Now, before we elect social media as the panacea to marketing, let's be clear about a few important marketing issues.  We tend to confuse activity with meaning.  Just because we can easily publish any photo or video we want, that does not mean we should.  Social media is still like any other marketing communications tool in that it needs to be consistent, integrated, and have effective messages.  Again, I've underlined my hot words for a point.  

Consistent - No matter what tools your school uses, let's make sure that you are being consistent in all media the messages that you want to convey.  Volvo is not just about "safety" in some materials and not in others.

Integrated - All marketing communication strategies need to be integrated so that the tools in a system work in concert.

Effective - What are you really trying to communicate?  Make sure that the key message is crystal clear.  "What" is conveyed in a viral video should be the same message in a website or print media.  It is the "how" that message is conveyed that is different.

It's pretty simple.  Social media offers a great new set of tools that we all should embrace.  And, it also opens up many challenges for the organization that does not have clear or consistent messaging.  In fact, adding social media to an already faltering marketing organization will likely accentuate the negative.  Translation:  If you don't have your act together, social media will demonstrate that for all to see.

If we can look at these tools for what they really are - a new set of tools that allow us much more freedom and flexibility - and use the same common sense that we should be practicing anyway - I think we are going to be just fine.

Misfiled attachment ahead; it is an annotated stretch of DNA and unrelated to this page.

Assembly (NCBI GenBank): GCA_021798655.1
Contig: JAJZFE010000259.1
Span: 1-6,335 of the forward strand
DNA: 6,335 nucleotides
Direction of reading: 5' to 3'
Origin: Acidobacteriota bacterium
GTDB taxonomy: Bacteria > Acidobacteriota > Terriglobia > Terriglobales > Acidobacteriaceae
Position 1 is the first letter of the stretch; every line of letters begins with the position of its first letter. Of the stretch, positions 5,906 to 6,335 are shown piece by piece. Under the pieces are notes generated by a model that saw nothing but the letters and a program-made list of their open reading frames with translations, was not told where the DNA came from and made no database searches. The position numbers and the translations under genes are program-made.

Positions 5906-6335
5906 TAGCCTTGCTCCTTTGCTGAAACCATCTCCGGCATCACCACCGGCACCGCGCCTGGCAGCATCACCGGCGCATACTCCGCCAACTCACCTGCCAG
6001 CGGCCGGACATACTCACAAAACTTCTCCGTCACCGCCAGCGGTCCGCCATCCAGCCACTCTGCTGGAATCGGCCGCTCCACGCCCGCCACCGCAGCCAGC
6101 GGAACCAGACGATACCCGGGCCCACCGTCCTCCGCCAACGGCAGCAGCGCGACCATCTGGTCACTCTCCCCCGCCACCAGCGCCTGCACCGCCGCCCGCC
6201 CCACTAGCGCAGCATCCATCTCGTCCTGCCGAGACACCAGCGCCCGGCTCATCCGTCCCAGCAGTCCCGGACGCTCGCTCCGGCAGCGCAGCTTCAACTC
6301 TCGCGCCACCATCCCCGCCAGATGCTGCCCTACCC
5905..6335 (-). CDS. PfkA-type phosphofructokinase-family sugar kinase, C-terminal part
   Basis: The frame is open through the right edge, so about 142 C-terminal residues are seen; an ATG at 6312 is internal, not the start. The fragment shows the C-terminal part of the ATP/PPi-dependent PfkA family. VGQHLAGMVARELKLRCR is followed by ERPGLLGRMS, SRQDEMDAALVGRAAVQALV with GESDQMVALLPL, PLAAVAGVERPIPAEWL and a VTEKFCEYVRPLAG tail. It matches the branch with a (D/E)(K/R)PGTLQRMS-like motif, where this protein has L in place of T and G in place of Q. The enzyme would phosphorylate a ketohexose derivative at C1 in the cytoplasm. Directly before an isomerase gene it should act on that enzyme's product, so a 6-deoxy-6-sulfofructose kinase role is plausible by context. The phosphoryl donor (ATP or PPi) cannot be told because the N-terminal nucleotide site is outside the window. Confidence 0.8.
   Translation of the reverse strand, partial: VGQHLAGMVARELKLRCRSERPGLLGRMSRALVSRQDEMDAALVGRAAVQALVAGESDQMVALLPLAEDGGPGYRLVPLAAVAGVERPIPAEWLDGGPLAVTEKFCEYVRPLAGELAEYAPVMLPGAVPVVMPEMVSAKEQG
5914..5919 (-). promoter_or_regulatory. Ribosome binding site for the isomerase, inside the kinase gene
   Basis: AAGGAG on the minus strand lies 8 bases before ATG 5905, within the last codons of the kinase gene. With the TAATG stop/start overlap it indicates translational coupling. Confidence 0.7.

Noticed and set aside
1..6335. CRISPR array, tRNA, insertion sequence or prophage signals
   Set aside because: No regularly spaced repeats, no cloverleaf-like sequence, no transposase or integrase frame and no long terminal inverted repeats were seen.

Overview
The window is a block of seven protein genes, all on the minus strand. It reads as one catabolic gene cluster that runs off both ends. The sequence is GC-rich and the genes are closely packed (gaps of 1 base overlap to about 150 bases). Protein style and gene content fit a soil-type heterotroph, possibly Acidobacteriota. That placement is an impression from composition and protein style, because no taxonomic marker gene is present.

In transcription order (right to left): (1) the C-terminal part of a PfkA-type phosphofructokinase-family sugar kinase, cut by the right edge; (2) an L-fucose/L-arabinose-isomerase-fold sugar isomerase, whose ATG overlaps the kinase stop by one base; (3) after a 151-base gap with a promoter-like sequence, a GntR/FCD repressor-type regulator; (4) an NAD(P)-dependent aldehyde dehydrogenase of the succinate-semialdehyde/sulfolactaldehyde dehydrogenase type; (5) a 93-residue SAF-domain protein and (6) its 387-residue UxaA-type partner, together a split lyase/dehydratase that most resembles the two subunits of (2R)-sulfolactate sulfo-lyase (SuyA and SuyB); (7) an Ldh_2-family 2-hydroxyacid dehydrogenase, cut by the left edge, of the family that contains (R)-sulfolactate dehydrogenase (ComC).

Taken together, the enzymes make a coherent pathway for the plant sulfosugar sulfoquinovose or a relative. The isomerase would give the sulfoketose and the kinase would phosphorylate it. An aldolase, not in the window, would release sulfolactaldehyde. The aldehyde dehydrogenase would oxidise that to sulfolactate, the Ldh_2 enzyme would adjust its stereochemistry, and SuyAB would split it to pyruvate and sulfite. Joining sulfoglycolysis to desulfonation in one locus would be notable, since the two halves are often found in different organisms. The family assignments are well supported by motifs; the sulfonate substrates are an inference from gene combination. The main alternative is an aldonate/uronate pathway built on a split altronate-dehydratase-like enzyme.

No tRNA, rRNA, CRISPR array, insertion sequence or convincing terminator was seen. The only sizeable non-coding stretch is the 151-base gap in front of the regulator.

How Pricing Still Looms Large

Pricing for independent schools and colleges is a strategic issue.  We place pricing and the lack of access at the top of the list of strategic issues facing independent education. While have discussed this topic at conferences, in white papers, and through webinars, our sense is that this issue is actually accelerating and not solutions are not being offered at a rapid enough pace.  
There are three main points about pricing for independent schools that we want to make:
  1. Independent schools are going to hit a wall when it comes to price, if they have not already.
  2. This issue is looming large in the near future.
  3. And, we place this is the most pressing issue facing independent schools today.
What is our rationale to push this topic?  Let's take a look at several important points.

The Toughest Marketing Trick in the Book

The hardest marketing trick to pull off is to increase value without increasing price. If you work at an independent school, you know the ongoing challenge with the value proposition. Parents pay more and more each year, expecting to see value increase as time wears on. The most common competitor for students as the public schools ‐‐ which are free ‐‐ and their value is obvious to most consumers.

The simple fact is this: we don't see independent schools using creative or market‐driven strategies to increase value. In order for value to increase ‐‐ price inevitably seems to increase. In fact, with most of our independent schools, the first tactic they turn to when increasing value is an increase in price. This is a dead‐end series of events, eventually pricing schools out of the marketplace.